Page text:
Science 2.0 fave Dan Vergano at USA Today wrote an article based on the arXiv preprint written by Panagiota Kanti, Burkhard Kleihaus and Jutta Kunz called "Wormholes in Dilatonic Einstein-Gauss-Bonnet Theory".

They get right to it, writing "We construct traversable wormholes in dilatonic Einstein-Gauss-Bonnet theory in four spacetime dimensions, without needing any form of exotic matter" - magic stuff being what Caltech's Kip Thorne said would be needed to prevent collapse of these holes in space if, you know, wormholes were science.

It's a relief they were able to fix that pesky issue.  Except it's become increasingly obvious that far too many theorists don't know what a prediction is, and maybe an experiment too.  The more we learn from the LHC, and it is revealing a lot, as HEP experimentalist Dr. Tommaso Dorigo showed recently (chilling as it may be, since that ol' Higgs demon is getting chased into a smaller corner with less and less chance of being seen), the more disbelief it leaves for multiple dimensions and...well...wormholes.

Vergano seems to be having fun with it, he always does, and lets pass sentences of theirs like "When the first wormhole, the ‘Einstein-Rosen bridge’, was discovered in 1935"(1) without wondering if the writers of the arXiv paper are as confused about what a 'discovery' is as they are 'prediction' and 'theory' and 'testability' but he passes muster with his editors by appearing to give their paper a fair shake, writing
Introduce the cosmological possibilities opened by this description of reality, add in a few equations, and the study finds that wormholes suddenly acquire stability, even if constructed of normal matter. 
Which is his nice way of saying that as long as you buy that a universe of strings makes anything possible, anything is possible.   I always like to invoke Bertrand Russell at times like this, namely his assertion of the related proposition that once a contradiction is allowed into a closed system anything can be proven. In discussing this one time, supposedly someone in the audience yelled out a challenge: "If 2 plus 2 equals 5, prove that I am the Pope."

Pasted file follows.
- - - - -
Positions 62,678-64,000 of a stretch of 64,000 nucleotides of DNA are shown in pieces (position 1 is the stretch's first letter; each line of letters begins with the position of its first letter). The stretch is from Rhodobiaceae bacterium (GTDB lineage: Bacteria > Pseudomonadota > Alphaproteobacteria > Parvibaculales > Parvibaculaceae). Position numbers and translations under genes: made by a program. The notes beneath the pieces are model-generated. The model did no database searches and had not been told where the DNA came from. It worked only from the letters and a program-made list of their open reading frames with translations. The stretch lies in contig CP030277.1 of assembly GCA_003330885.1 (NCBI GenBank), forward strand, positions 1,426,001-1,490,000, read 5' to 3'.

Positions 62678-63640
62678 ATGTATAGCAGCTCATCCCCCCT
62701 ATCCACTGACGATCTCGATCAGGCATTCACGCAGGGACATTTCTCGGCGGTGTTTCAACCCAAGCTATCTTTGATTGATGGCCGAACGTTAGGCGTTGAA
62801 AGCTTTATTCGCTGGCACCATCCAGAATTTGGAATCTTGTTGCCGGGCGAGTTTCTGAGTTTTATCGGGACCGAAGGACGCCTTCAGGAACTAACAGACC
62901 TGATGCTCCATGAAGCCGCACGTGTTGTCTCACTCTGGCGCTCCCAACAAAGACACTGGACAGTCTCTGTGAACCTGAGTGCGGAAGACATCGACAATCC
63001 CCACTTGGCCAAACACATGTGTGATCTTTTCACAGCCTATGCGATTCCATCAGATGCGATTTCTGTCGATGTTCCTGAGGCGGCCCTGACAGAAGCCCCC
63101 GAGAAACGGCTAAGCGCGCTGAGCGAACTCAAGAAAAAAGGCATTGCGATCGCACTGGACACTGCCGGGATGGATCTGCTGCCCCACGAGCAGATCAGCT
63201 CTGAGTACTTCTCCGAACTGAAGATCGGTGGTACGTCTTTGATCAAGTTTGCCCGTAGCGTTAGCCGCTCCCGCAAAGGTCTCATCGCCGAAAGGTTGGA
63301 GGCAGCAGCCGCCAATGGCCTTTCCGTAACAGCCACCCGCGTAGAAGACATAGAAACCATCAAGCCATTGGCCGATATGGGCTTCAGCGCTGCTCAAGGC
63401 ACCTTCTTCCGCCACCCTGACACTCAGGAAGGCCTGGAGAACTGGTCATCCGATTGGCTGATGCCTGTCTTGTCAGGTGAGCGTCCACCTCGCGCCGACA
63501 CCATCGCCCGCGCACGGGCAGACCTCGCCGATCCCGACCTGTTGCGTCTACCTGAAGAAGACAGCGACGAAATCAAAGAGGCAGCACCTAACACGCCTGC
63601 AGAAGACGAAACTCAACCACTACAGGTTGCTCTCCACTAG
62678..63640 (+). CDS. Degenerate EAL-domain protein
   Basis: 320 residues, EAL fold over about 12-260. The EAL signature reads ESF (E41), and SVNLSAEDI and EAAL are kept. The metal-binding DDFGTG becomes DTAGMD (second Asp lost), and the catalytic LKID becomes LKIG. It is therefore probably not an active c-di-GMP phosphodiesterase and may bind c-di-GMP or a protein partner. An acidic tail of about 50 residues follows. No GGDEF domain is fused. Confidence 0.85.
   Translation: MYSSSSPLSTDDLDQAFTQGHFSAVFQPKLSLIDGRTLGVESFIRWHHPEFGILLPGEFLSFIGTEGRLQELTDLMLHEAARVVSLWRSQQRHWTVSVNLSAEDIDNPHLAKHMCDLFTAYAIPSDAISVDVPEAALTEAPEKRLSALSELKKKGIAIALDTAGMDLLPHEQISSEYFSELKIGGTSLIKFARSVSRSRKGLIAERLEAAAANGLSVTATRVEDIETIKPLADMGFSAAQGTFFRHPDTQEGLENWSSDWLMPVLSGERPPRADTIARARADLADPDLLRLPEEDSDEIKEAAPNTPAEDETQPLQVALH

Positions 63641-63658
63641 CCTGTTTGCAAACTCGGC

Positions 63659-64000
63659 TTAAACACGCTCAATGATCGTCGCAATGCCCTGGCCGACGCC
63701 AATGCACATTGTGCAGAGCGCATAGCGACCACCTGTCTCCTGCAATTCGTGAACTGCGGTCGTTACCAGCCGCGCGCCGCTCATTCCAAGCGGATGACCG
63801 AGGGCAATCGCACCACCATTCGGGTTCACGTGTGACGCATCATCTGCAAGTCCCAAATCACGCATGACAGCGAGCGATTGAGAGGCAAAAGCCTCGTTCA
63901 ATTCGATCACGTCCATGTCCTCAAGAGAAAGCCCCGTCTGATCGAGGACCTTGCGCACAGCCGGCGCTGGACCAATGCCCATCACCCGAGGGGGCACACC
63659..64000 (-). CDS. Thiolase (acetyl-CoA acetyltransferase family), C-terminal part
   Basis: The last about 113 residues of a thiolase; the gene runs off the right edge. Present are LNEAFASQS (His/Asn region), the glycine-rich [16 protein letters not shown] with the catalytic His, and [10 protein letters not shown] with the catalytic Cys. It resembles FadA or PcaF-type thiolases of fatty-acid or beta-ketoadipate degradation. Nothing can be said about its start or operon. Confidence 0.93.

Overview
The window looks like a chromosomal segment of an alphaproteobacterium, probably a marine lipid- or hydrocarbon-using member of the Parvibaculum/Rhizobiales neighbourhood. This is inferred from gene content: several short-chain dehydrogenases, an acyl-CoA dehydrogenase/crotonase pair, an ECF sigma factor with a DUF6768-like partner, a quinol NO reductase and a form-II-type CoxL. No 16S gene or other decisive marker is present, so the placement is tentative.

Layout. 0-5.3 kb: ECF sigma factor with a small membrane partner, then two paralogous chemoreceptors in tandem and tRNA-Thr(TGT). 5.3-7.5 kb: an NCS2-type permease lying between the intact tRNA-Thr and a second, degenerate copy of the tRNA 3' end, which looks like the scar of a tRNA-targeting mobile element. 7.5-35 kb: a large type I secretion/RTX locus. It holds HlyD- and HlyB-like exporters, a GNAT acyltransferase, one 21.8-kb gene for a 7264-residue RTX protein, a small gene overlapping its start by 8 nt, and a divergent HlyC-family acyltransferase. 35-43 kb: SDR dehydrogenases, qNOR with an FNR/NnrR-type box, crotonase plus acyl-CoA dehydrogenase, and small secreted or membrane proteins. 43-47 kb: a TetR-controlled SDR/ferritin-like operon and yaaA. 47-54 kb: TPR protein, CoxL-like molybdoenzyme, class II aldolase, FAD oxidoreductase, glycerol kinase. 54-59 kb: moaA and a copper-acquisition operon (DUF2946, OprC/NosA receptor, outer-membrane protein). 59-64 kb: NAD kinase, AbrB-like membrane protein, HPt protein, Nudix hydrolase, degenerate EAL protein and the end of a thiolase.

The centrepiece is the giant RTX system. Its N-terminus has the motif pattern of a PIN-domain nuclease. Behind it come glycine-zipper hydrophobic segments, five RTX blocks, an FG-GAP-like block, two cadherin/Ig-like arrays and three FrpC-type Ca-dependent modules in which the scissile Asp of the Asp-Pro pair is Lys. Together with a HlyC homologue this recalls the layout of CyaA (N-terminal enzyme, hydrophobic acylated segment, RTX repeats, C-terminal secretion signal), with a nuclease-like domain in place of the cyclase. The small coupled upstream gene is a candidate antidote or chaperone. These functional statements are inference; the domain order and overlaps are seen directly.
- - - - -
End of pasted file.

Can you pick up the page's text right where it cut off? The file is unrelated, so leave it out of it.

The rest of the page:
Russell replied, "If 2 plus 2 is 5, then 4 is 5; if 4 is 5, then (subtracting three from each side) 1 is 2; you and the Pope are two, therefore you and the Pope are one."

In a world of string theory, I can be the Pope, and I can fight vampires across the multiverse using wormholes to get places.  I just need to modify dilatonic Einstein-Gauss-Bonnet theory with low-energy heterotic string theory and it's all quite easy.


(1) Though because it has the name Einstein in it, people just believe it, and it made Thor come from Asgard to movie theaters of Earth this Summer, so we thank them for that.  Sean Carroll says he takes the blame.

I don't want to look like I am discriminating against DC Comics so below the Thor clip is the Justice League saving the world using string theory too: